Throughout the '70s, '80s, and '90s, action films often attempted to deliver audiences the biggest and most spectacular practical effects they could conjure, typically embracing the notion that "bigger is better," sometimes resulting in storylines taking a backseat to the stunts that could be pulled off. However, with visual effects techniques advancing over the years, almost any imaginable sequence could be brought to life, with the past decade seeing an emphasis on injecting as much style and complex mythology into such adventures as possible. This is surely the case with filmmaker Navot Papushado's new film Gunpowder Milkshake, which delivers a compelling experience that is visually lush while also hinting at a much larger story unfolding. Gunpowder Milkshake hits Netflix on July 14th.
"The inspiration starts, for me, almost always with these three legendary filmmakers and their filmography, which is Alfred Hitchcock and his film noirs and Akira Kurosawa's samurai, running movies. And Sergio Leone," Papushado shared with ComicBook.com about developing the film, which he co-wrote with Ehud Lavski. "I find I always go back to those three iconic masters and the same happened here. It's the assassin genre. It's about an assassin on the job and she stumbles upon a kidnapped girl there. It's these two worlds now colliding. Now she has a dilemma. Either she's going to do a job, bring back the money, but then she's risking this little girl's life or she's risking the girl's life, she's betraying the code, the rules of the world she's coming from. And once we had that, it's like, right there, everything fell into place afterwards. Like, 'Oh yeah, we'll do this. And now she has a mother-daughter story and the whole crew and why settle with one villain? Let's have The Firm, the monsters, kidnappers.' So we just became more layered, but in many ways also very simple and linear."
In the film, Sam (Karen Gillan) was only 12 years old when her mother Scarlet (Lena Headey), an elite assassin, was forced to abandon her. Sam was raised by The Firm, the ruthless crime syndicate her mother worked for. Now, 15 years later, Sam has followed in her mother's footsteps and grown into a fierce hit-woman. She uses her "talents" to clean up The Firm's most dangerous messes. She's as efficient as she is loyal. But when a high-risk job goes wrong, Sam must choose between serving The Firm and protecting the life of an innocent 8-year-old girl -- Emily (Chloe Coleman). With a target on her back, Sam has only one chance to survive: Reunite with her mother and her lethal associates, The Librarians (Michelle Yeoh, Angela Bassett, and Carla Gugino). These three generations of women must now learn to trust each other, stand up to The Firm and their army of henchmen, and raise hell against those who could take everything from them.
Just on paper, the cast assembled for the film excited audiences, with Papushado breaking down how all of the key pieces got involved in the experience.
"First of all, I'm sure that once we had a little bit of momentum, I think the first that came along were Karen and Lena, they were the first to join in," the filmmaker detailed. "Obviously, we needed to find a mother-daughter. So I was a fan of those two before I met them. But after I met them, I was like, 'Okay, they like the script, the vision,' but also we had such a great dialogue and they had such great inputs on the script. So they were the first two to come on board and then came Angela, Michelle, and Carla. I think they liked the script. I think they loved the idea of working with each other and they loved, I think, they really enjoyed the dialogue with me, but in the end, it's really hard to say. It's kind of a chicken and the egg [situation]. I think it was, at one point, it just felt that the chemistry from the cast is going off the set and then back into the set. So it just became, like, this group of women are just ... the chemistry is so great. And they feel this bond and it just came to be one happy family."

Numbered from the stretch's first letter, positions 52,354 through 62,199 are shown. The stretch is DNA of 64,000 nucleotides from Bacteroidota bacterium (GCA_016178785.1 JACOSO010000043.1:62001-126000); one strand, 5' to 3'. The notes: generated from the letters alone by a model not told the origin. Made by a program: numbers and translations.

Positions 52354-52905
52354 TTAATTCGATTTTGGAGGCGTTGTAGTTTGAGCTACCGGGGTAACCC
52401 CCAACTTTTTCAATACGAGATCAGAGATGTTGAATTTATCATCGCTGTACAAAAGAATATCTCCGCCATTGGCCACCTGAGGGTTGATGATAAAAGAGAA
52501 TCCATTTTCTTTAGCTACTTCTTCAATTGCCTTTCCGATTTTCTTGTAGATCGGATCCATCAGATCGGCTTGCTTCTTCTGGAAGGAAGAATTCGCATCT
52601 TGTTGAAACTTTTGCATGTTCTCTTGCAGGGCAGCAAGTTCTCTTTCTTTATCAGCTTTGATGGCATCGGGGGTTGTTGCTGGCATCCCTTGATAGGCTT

The recruitment of the cast also resulted in the script itself evolving, especially in regards to how the action sequences were staged.
"From Karen to Lena to all the cast, once they were on board to start a dialogue, it kept evolving. And, it's funny, someone asked me, 'What is good advice for a screenwriter?' I'm not sure I'm there yet that I can give advice, but I guess writing is a lot of listening," Papushado pointed out. "I think Michelle is actually a bad example, because she is by far the biggest action hero of all time. There's no doubt. I mean, she jumps on moving trains with a bicycle. She is an icon. And, of course, once I started talking to her, the first thing I told her was, 'Listen, the script is going to evolve. I'm not putting two guns in Florence's hands. No, no, no, no. You're Michelle Yeoh.'"
He continued, "We actually spent a lot of time thinking, how could we get, not just on the action side, but now that we have Michelle Yeoh, we need something more. Now that we have Angela Bassett, let's change it and put two hammers in her hand because that's just f-cking cool. What else can we bring to her character? So, yes, that process starts when you write a script, but it goes all the way to sound mixing and all of that because it's a living, breathing thing. And they were amazing. I owe them a great deal for contributing and for collaborating with me. The dialogue with them was so fruitful."0comments
You can check out our full conversation with Navot Papushado in the video above. Gunpowder Milkshake hits Netflix on July 14th.
Are you looking forward to the new film? Let us know in the comments below or contact Patrick Cavanaugh directly on Twitter to talk all things horror and Star Wars!